Current Suspected Overdose Deaths in Delaware for 2022: Get Help Now!
Monkeypox is a viral disease that can be spread between people and certain animals.The monkeypox virus is a part of the same family of viruses as the virus that causes smallpox.
The first human case of monkeypox was recorded in 1970. Prior to the 2022 outbreak, monkeypox had been reported in people in several central and western African countries. Previously, almost all monkeypox cases in people outside of Africa were linked to international travel to countries where the disease commonly occurs or through imported animals. These cases occurred on multiple continents.
In humans, the symptoms of monkeypox are similar to but milder than the symptoms of smallpox. Monkeypox begins with fever, headache, muscle aches, and exhaustion. The main difference between symptoms of smallpox and monkeypox is that monkeypox causes lymph nodes to swell (lymphadenopathy) while smallpox does not. The incubation period (time from infection to symptoms) for monkeypox is usually seven to 14 days but can range from five to 21 days.
The illness begins with:
Within one to three days (sometimes longer) after the appearance of fever, the patient develops a rash, often beginning on the face then spreading to other parts of the body. Lesions progress through the following stages before falling off:
Monkeypox can spread to anyone through close, personal, often skin-to-skin contact, including:
A person with monkeypox can spread it to others from the time symptoms start until the rash has fully healed and a fresh layer of skin has formed. The illness typically lasts 2-4 weeks.
There are number of measures that can be taken to prevent infection with monkeypox virus:
The CDC recommends vaccination for people exposed to monkeypox and for those at higher risk of exposure, including:
It is important to understand that while there may be many persons in DE who want a monkeypox vaccine, not everyone in the population needs a monkeypox vaccine. This is very different from COVID. Spread is primarily through direct contact with an infected person and not airborne transmission. Vaccines are not recommended for children. There are things that people in the general public, as well as the LGTBQ+ community can do to protect themselves regardless of their ability to access vaccine such as limiting direct contact with anyone with a concerning rash, limiting the number of intimate partners, talking openly with intimate contacts about recent behaviors, and not sharing bedding, towels and eating or drinking utensils with anyone who does.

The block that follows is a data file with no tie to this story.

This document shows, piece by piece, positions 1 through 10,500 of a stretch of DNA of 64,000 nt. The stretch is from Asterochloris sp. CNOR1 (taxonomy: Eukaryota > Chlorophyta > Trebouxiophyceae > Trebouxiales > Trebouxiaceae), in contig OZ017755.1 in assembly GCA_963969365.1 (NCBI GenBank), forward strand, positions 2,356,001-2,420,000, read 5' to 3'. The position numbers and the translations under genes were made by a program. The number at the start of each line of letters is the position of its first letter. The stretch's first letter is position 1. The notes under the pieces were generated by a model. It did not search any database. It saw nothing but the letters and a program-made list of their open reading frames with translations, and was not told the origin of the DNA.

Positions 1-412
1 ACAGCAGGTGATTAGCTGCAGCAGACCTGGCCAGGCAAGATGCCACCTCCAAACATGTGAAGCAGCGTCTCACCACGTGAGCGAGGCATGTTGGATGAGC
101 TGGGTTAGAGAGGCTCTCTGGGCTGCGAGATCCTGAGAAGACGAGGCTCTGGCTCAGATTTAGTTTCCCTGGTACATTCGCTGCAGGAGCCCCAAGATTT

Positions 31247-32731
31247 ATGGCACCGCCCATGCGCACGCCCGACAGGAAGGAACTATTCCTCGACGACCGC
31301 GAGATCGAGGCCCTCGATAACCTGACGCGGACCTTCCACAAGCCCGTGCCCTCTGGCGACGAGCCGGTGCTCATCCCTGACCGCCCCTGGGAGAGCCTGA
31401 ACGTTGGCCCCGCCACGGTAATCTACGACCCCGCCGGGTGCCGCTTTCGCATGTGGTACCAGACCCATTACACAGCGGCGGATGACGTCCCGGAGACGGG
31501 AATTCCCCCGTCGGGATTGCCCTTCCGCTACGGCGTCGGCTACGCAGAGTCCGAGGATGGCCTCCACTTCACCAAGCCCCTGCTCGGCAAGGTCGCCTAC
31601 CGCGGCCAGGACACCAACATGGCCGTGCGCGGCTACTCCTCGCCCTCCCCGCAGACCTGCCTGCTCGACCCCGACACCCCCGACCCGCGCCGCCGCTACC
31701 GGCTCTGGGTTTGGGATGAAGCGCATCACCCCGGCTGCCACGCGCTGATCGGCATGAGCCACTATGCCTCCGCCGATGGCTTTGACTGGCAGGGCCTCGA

There are no treatments specifically for monkeypox virus infections. Antiviral drugs and vaccines developed to protect against smallpox may be used to prevent and treat monkeypox virus infections. Antivirals, such as tecovirimat (TPOXX), may be recommended for people who are more likely to get severely ill, like patients with weakened immune systems. Not everyone with Monkeypox will need antivirals. Many have symptoms that will resolve without additional treatment.
If you have symptoms of monkeypox, talk to your health care provider.
If you have symptoms of monkeypox, or are concerned you may have been exposed, contact your health care provider to discuss testing. Don't have a health care provider? Contact MPX hotline at xxx to discuss scheduling a testing appointment at a public health clinic
If a provider is unable to collect specimen or if a person is under/uninsured or does not have access to a health care provider, DPH/OIDE will coordinate specimen collection with one of the Delaware Public Health Clinics, Delaware Public Health Laboratory (DPHL), and the CDC, if a patient meets the criteria for a suspected case
Antivirals should be considered for patients who may be at high risk of severe disease (refer to Interim Clinical Guidance for the Treatment of Monkeypox
Refer to the CDC’s Considerations for Monkeypox Vaccination for the recommended use of vaccine in the U.S. The current vaccine supply in Delaware will be prioritized for post-exposure prophylaxis only. As more doses are available, other strategies, such as Pre-exposure prophylaxis of high-risk groups will be considered.
All requests for vaccines and antivirals should be sent to DPH Office of Infectious Disease Epidemiology (OIDE) at 302-744-4990 (business hours) or 1-888-295-5156 (24/7). OIDE business hours are Monday through Friday from 8 a.m. to 4:30 p.m.